The webinar sought to highlight the role of young people in building a better, more peaceful, future beyond this pandemic through advancing interfaith solidarity.
“People of faith are people of love, because all their actions are centered on the divine and they come from a place of love in wanting to change this world and contribute positively,” said Merylene Chitharai, a Hindu from South Africa who serves the Religions for Peace Youth Media Team.
Fernando Sihotang, from the Indonesian National committee of the Lutheran World Federation, emphasised that the COVID-19 pandemic offers “an opportunity for interfaith communities to deeply look for undeniable commonalities between religiously diverse people.”
Kosar Mahmoodi, from Muslim Youth Forum, Finland, focussed on the importance of cross-sector partnerships. “In order to address challenges and crisis, there needs to be more cross-sector partnerships, including seats at the decision-making table for young people and youth organizations.” said Mahmoodi.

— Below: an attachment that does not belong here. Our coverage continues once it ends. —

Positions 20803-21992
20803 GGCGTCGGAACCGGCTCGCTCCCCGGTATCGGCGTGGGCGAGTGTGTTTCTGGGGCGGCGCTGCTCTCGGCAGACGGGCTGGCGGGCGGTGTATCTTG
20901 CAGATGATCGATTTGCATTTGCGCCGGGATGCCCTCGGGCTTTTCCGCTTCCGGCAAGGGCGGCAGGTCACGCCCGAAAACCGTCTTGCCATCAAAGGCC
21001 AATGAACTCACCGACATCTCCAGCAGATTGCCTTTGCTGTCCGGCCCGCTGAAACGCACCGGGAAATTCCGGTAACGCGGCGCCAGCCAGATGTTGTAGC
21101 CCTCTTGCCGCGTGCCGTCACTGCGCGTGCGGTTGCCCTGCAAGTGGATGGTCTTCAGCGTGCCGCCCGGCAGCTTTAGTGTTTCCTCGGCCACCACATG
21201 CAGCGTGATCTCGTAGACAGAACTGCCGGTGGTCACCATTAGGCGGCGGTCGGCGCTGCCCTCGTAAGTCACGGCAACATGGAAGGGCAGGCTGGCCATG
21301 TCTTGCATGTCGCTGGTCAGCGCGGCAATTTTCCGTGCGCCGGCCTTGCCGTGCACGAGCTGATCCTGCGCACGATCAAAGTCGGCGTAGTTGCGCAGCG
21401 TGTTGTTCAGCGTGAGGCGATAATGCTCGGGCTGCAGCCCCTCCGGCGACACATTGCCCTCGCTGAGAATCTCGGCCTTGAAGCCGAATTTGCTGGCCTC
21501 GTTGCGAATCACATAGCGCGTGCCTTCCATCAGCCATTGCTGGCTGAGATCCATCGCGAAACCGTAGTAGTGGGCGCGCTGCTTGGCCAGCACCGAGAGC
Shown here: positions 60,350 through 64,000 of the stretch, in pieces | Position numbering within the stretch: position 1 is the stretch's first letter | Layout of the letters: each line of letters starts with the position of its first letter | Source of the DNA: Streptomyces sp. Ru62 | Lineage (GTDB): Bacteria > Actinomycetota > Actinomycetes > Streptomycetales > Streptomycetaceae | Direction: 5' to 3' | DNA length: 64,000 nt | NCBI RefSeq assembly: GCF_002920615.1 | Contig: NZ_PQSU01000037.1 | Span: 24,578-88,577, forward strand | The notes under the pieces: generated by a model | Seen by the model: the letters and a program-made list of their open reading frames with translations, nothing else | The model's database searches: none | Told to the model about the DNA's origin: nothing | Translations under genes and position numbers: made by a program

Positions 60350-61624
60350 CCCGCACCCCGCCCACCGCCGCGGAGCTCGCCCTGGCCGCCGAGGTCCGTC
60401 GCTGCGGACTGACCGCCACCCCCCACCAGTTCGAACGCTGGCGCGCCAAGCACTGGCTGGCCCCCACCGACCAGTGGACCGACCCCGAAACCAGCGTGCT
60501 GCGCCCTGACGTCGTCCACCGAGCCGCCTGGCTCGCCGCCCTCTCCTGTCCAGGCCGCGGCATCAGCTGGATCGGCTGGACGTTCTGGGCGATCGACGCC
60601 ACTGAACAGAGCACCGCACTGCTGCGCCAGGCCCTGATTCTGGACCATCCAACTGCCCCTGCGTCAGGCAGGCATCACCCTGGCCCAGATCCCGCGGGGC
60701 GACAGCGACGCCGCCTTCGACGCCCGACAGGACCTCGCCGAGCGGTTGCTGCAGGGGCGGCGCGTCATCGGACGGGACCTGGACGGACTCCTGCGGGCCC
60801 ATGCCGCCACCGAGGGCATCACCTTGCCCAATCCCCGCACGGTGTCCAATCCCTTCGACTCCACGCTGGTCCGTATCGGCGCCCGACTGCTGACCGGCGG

In his closing remarks. Dr Mohamed Elsanousi, executive director of the Network for Religious and Traditional Peacemakers said, “This collaborative webinar was an inspiring reminder of the imperative actions and topics that we, as a global community, must focus on in order to advance sustainable peace.”
WCC programme coordinator for Interreligious Dialogue and Cooperation, Rev. Dr Peniel Rajkumar, made a reference to the recent document on Serving a Wounded World in Interreligious Solidarity, jointly published by the WCC and the Vatican, which recognised that the idealism and energy of young people can be an antidote to the temptation of cynicism in the endeavour to heal our wounded world. “We saw some glimpses of that idealism and energy today, as our panellists demonstrated what it means to think of religions not as fortresses to be defended, but as wellsprings for the flourishing of all life,” said Rajkumar.